Amazon.com Widgets
James Frey Official Website
Join the JAMES FREY mailing list
Click

Jessica Esquivel Rocks

from Nautilus

What a Real Superhero Looks Like

Particle physicist Jessica Esquivel on diversity, perseverance, and the search for a new understanding of our universe.

By Mary Ellen Hannibal

19-0216-09
Jessica Esquivel with some of the equipment at the Muon g-2 project. 

The physics of superheroes is more than a fun exercise in the world of Jessica Esquivel. A particle physicist in the Muon Department of Fermi National Accelerator Laboratory, Esquivel works at what she calls “the bleeding edge” of the known universe. In the world of physics, Esquivel is frequently the “only.” The only woman, the only Mexican, the only black person, and the only lesbian. 

Recently she brought her experience to Wakandacon, the comic book conference based on the African-centric world of Black Panther. Making her own costume, Esquivel cosplayed as Shuri, the technological genius who designs weaponry for her brother, Black Panther. Esquivel also organized a panel of black scientists and was on hand to answer questions at Fermilab’s booth at the conference. To many women of color interested in the hard sciences, Esquivel herself is a superhero.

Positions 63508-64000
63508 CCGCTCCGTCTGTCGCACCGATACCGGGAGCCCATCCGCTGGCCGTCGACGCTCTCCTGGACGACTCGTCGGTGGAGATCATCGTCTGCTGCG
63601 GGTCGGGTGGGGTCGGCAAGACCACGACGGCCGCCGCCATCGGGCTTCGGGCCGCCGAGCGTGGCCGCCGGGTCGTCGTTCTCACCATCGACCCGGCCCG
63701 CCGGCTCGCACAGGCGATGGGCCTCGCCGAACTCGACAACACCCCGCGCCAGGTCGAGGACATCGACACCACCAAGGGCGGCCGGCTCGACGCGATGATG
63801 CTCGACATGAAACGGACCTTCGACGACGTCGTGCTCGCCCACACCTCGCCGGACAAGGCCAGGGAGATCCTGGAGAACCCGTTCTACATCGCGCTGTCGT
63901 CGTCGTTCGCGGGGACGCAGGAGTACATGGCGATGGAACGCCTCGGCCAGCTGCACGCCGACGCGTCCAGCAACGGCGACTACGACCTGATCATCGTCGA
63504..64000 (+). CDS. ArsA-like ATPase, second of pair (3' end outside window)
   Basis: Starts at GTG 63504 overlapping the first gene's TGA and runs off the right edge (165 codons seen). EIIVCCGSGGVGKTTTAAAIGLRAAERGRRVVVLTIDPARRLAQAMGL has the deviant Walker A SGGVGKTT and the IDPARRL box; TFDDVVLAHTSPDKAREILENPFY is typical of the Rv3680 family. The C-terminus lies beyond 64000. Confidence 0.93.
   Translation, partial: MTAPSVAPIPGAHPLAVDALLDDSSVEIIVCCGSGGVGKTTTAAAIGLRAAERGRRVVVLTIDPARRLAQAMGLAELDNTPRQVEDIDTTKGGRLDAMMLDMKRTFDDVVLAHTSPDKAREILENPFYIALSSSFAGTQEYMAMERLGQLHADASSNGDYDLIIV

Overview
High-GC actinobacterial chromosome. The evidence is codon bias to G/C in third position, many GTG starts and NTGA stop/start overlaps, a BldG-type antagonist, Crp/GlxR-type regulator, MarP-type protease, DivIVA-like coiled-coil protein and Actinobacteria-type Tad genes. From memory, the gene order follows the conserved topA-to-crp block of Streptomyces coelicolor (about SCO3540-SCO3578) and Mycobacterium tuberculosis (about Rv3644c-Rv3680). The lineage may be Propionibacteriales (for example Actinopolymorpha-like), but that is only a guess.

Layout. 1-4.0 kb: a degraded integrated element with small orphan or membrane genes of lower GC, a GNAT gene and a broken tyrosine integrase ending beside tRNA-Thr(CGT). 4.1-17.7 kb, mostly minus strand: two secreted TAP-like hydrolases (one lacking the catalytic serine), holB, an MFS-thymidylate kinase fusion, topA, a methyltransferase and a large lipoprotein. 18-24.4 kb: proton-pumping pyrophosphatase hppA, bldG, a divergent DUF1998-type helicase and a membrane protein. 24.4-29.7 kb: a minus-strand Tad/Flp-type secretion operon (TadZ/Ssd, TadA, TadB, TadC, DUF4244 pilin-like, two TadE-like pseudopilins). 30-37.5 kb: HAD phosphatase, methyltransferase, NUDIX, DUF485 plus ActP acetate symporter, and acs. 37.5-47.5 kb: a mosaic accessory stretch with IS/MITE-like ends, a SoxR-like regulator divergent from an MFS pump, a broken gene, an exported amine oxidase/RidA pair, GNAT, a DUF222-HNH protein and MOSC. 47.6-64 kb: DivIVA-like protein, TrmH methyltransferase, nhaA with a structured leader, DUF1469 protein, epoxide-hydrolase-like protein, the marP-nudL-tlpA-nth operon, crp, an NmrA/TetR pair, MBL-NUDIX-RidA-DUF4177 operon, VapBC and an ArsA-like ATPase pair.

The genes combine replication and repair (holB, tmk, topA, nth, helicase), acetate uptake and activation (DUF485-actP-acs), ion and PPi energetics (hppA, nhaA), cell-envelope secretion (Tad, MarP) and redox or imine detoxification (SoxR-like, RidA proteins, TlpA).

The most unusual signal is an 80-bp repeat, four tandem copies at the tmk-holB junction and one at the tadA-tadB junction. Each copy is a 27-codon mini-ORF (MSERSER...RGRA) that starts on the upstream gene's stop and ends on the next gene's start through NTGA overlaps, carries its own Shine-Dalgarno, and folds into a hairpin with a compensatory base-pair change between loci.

You knew you wanted to be an astrophysicist from a young age. How did you get the idea? 

My aunt babysat for me when I was really young and we watched a lot of sci-fi shows on television. One featured an astronaut in space fighting aliens while an astrophysicist back at NASA directed him to press this or that button, go right, go left—it was very dramatic. I thought the astrophysicist was the actual hero in the story, so I walked around saying I was going to be one. I grew up in Texas, and when I was about 12 my family took me to NASA in Houston. They sprang for the VIP tour, but I was bored! There was no astronaut floating in space on the screen, and everyone was typing on their keyboards and drinking coffee.

On that same trip we saw astronauts and a space shuttle in a big pool, simulating the absence of gravity in space. The scientists working on this were engineers, so I changed my ambition and said, “okay, I’ll be an engineer and work on that.”

[ click to continue reading at Nautilus ]

Posted on November 6, 2020 by Editor

Filed under Culture Music Art | | No Comments »